Postmenopausal bone loss is a major concern for orthopedic surgeons.

“Postmenopausal bone loss is a major concern for orthopedic surgeons. We know that 25% of a woman’s total bone mass before menopause is lost by age 65. There are a high emphasis and research trying to deliver methods to restore that bone loss or stop further loss. Some women have striking amounts of bone loss and pathological fractures. Fractures occurring from a standing height are called a “fragility fractures” whether it is the wrist, kneecap, hip or spine. A fragility fracture is an alarm to begin studies of bone mass and metabolism. The odds are high of another fragility fracture occurring without medical intervention.

 Developing methods to restore bone loss years after menopause is the late side of this problem. The early smart approach in medicine is to prevent the bone loss by methods in peri-menopausal women. Many studies were done relating to the safety of using some form of estrogen early in menopause. There are increased risks starting estrogen five years after menopause. These may be lessened by using Estriol, the weakest form of estrogen and avoiding giving the medication orally. By avoiding the oral administration, you avoid the “first pass” metabolism that affects the hormone.  Using estriol intravaginally has increasing research experience to show it does not cause hyperplasia of the endometrium. The data is increasing that it decreases urinary incontinence by its effect on the urethra and vaginal tissue. There have not been extensive studies of estriol vaginally yet. There is a reason to combine testosterone with the estriol vaginally for muscle strength and the bone strengthening result of getting more physical activity.

 Many practitioners are not aware of the most recent developments in my experience. My bigger concern is that so many people I have seen as patients were not aware they need to research safe hormone replacement early in menopause. I posted 14 articles related to postmenopausal hormone deprivation as a “category of posts” on the homepage.” Bill Chesnut, MD.  

To go back to New Health News:

 Anti-Mullerian Hormone and Prediction of Trans-Menopausal Bone Loss                              The Endocrine Society 1016 meeting _ a presentation.  Friday, April 1, 2016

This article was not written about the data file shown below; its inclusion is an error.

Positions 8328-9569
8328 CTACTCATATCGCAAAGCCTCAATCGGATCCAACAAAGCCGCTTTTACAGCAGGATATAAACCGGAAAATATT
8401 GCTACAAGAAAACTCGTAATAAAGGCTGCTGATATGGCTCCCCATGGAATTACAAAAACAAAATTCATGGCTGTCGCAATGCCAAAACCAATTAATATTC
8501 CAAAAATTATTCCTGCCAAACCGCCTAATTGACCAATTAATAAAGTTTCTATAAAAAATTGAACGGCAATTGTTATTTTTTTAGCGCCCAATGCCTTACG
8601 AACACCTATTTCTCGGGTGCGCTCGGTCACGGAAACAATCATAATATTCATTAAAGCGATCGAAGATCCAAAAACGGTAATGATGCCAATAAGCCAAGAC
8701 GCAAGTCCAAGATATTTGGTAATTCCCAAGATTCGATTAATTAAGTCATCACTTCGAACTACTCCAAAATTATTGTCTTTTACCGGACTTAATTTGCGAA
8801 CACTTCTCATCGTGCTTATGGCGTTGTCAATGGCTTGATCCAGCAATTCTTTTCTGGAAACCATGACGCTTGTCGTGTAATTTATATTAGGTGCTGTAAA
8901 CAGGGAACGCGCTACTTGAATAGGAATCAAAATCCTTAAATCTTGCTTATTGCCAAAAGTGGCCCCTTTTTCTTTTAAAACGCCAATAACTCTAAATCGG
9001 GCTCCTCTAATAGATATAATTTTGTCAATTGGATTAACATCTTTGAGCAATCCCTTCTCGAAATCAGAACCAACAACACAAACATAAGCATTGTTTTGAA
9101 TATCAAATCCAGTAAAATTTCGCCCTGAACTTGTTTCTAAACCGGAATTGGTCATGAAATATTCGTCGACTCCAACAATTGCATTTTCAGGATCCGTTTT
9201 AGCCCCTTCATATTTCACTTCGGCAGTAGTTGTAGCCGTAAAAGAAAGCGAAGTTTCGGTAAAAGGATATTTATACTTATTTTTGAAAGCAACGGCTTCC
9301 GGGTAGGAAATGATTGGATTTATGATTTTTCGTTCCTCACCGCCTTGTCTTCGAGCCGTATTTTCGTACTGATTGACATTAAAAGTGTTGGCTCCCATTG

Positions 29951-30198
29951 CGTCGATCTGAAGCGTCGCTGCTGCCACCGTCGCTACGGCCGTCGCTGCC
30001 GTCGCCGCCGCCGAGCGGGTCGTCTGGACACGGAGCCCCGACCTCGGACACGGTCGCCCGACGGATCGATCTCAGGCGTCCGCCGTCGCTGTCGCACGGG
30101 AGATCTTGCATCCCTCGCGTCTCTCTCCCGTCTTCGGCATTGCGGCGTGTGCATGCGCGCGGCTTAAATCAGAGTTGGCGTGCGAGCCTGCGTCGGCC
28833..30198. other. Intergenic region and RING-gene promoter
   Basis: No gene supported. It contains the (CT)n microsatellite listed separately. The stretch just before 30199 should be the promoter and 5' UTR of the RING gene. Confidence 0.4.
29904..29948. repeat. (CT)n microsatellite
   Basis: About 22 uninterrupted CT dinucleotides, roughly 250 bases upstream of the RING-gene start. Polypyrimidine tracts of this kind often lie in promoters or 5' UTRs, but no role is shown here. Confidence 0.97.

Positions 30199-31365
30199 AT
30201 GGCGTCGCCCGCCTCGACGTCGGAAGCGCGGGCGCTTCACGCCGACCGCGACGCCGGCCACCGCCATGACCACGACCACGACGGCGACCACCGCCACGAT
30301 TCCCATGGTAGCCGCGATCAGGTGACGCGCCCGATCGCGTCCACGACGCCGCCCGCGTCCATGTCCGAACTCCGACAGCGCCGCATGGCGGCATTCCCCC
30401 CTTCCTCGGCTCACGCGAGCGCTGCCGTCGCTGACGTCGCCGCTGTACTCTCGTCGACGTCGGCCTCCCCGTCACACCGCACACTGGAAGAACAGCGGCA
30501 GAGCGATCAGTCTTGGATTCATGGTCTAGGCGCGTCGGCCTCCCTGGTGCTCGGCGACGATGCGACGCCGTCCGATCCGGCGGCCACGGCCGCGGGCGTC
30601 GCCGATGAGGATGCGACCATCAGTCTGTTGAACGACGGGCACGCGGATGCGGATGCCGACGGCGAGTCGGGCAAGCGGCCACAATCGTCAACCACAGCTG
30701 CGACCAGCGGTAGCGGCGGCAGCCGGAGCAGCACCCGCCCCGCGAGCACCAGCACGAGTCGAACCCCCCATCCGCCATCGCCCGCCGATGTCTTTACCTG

Arun S Karlamangla*1, Albert Shieh1, Sherri-Ann M Burnett-Bowie2, Elaine W. Yu2, Gail A Greendale1, Patrick M. Sluss2, Deborah Martin3and Joel S Finkelstein2
1University of California, Los Angeles, CA, 2Massachusetts General Hospital, Boston, MA, 3University of Pittsburgh, Pittsburgh, PA

The menopause transition (MT) in women is a period of bone loss, with the most rapid declines occurring in a 3-year period bracketing the final menstrual period (FMP). This period of rapid bone loss has been called the trans-menopause, and the rate of BMD decline over this period varies substantially between women (1).  Circulating levels of Anti-Mullerian Hormone (AMH) made by ovarian granulosa cells also decline as women progress through the MT (2). We hypothesized that serum levels of AMH in women early in the MT will predict the rate of bone loss over the trans-menopause. We tested this hypothesis using data from The Study of Women’s Health Across the Nation, a 7-site, multi-ethnic study of the MT. At baseline, participants had to be 42 to 52 years old, pre- or early peri-menopausal, have an intact uterus with 1 or 2 ovaries, and not be taking exogenous sex steroid hormones. Enrollment began in 1996 and women were asked to return annually.  At each visit, blood was collected between 8:00 and 10:00 AM after a 12-hour fast, during the early follicular phase (cycle days 2–5) whenever possible, and serum was stored at -80F.  In all women who had a natural (non-surgical) MT and a dateable FMP, serum level of AMH was measured from frozen blood samples using a new high-sensitivity monoclonal ELISA with a detection limit of 2 pg/mL (Pico AMH, Ansh Labs, Webster, TX). BMD [bone mass density] in the lumbar spine and femoral neck was measured annually in 5 of the 7 study sites.  In 474 women who had AMH and BMD measurements between 2 and 4 years before the FMP, had a 2nd BMD measurement 3-4 years later, and had not taken any medications that affect bone prior to the 2nd BMD measurement, we examined the ability of AMH level to predict the annualized rate of BMD decline between the two visits (% decline per year). AMH inter-quartile range was [11,146] pg/mL. Median rate of BMD decline was 1.3% per year in the spine and 1.0% per year in the femoral neck. Adjusted for age, BMI, smoking, race/ethnicity, and study site, in multivariable linear regression, each 75% (or four-fold) decrement in AMH level was associated with 0.15% per year faster decline in spine BMD (p<0.001) and 0.13% per year faster decline in femoral neck BMD (p=0.005).  These associations persisted even after additional adjustment for time from FMP and serum levels of estradiol and FSH. In multivariable logistic regression, adjusted for age, BMI, smoking, race/ethnicity, and study site, each four-fold decrement in AMH level was also associated with 18% increase in the odds of faster-than-median decline in spine BMD (p=0.02) and 17% increase in the odds of faster-than-median decline in femoral neck BMD (p=0.02). These findings suggest that serum levels of AMH in women going through the MT can indeed predict the rate of trans-menopausal bone loss, and help identify the women at risk of most loss.  AMH levels appear to provide information about the rate of bone loss beyond that provided by serum levels of estradiol and FSH.

(1) Greendale GA et al., JBMR 2012; 27: 111-8. (2) Sowers MFR et al., JCEM 2008; 93: 3478-83.